American Buffalo was first produced in 1975 in Chicago and was David Mamet’s first drama to gain critical attention. Although receiving mixed reviews, the play commenced a brief Broadway run in 1977, winning Mamet the New York Drama Critics Circle award. American Buffalo lays the thematic foundations for Mamet’s future works, including the Pulitzer Prize-winning and Tony Award-winning Glengarry Glen Ross, which explores the corrupt ethics of American business and their effects on the individual.
American Buffalo presents a disturbing portrait of American culture, exposing the capitalistic agendas that drive the corruption of American industry, and of how individuals are led astray by the failure of the American Dream. Each character—Donny, Teach, and Bobby—strives for economic success and some position of power. Ultimately, the play questions what occurs when business and self-interest take precedence over moral responsibility to the public good.
Don’s Resale Shop, located in the South Side of Chicago, becomes an allegory for the world of business, a system in which all three characters become trapped. Donny’s business is selling junk from America’s past. At one point, Teach fondles some items collected from 1933, presumably from the Chicago World’s Fair. The objects are at once reminders of a time of possibility and progress for the United States, also of a time of extreme poverty and hardship—the Great Depression. A similar dichotomy functions in the lives of the three central characters, who invest in the illusion of progress and free enterprise, but who will never realize that potential.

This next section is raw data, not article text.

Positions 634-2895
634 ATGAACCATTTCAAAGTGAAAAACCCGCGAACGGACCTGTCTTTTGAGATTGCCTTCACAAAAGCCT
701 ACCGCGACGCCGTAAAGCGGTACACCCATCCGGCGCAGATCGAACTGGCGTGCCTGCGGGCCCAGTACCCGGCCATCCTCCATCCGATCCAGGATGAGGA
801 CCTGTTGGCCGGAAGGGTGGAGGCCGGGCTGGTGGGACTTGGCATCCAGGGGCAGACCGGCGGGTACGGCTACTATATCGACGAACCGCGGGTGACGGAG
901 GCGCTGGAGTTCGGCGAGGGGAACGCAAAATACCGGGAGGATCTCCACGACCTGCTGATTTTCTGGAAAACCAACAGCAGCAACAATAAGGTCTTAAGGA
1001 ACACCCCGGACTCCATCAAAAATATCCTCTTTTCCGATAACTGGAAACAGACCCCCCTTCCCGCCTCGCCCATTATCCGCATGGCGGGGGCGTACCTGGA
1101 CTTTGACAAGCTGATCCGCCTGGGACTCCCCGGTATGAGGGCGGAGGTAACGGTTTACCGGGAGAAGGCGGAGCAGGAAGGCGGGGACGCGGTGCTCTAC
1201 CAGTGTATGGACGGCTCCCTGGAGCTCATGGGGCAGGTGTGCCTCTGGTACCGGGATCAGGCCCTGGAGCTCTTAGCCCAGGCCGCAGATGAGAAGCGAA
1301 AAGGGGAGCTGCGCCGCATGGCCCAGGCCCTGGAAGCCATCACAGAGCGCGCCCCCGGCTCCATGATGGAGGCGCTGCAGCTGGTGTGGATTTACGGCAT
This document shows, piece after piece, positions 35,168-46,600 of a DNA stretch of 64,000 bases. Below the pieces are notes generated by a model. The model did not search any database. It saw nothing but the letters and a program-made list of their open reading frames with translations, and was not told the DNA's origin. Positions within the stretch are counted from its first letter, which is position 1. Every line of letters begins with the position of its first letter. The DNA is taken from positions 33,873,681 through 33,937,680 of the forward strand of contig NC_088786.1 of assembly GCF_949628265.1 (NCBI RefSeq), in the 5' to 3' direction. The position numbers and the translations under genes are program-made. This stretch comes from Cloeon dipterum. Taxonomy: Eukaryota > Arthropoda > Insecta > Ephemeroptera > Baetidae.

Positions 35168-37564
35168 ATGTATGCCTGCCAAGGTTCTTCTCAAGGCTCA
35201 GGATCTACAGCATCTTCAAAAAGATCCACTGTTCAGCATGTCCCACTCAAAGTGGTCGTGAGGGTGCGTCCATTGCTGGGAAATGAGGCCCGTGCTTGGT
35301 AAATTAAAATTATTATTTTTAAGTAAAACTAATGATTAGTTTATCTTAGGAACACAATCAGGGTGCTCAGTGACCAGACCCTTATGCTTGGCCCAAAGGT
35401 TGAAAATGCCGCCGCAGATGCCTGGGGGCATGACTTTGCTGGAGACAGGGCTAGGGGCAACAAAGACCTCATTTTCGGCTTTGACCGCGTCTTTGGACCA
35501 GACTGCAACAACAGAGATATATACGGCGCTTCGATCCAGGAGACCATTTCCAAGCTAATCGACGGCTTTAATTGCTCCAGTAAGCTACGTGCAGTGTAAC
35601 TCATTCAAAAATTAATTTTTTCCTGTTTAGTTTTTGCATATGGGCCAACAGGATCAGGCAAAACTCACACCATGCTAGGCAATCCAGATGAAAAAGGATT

The buffalo nickel upon which the action centers is itself a symbol of the corruption of American business, simultaneously signifying the prosperity of an expanding nation and also revealing the more sinister aspects of manifest destiny—the oppression and near annihilation of the American Indian peoples. Here, Teach’s ruthless definition of free enterprise applies: “the freedom of the individual to embark on any . . . course that he sees fit.” America indeed embarked on a course, without regard to the cost.
The cost of American business,...
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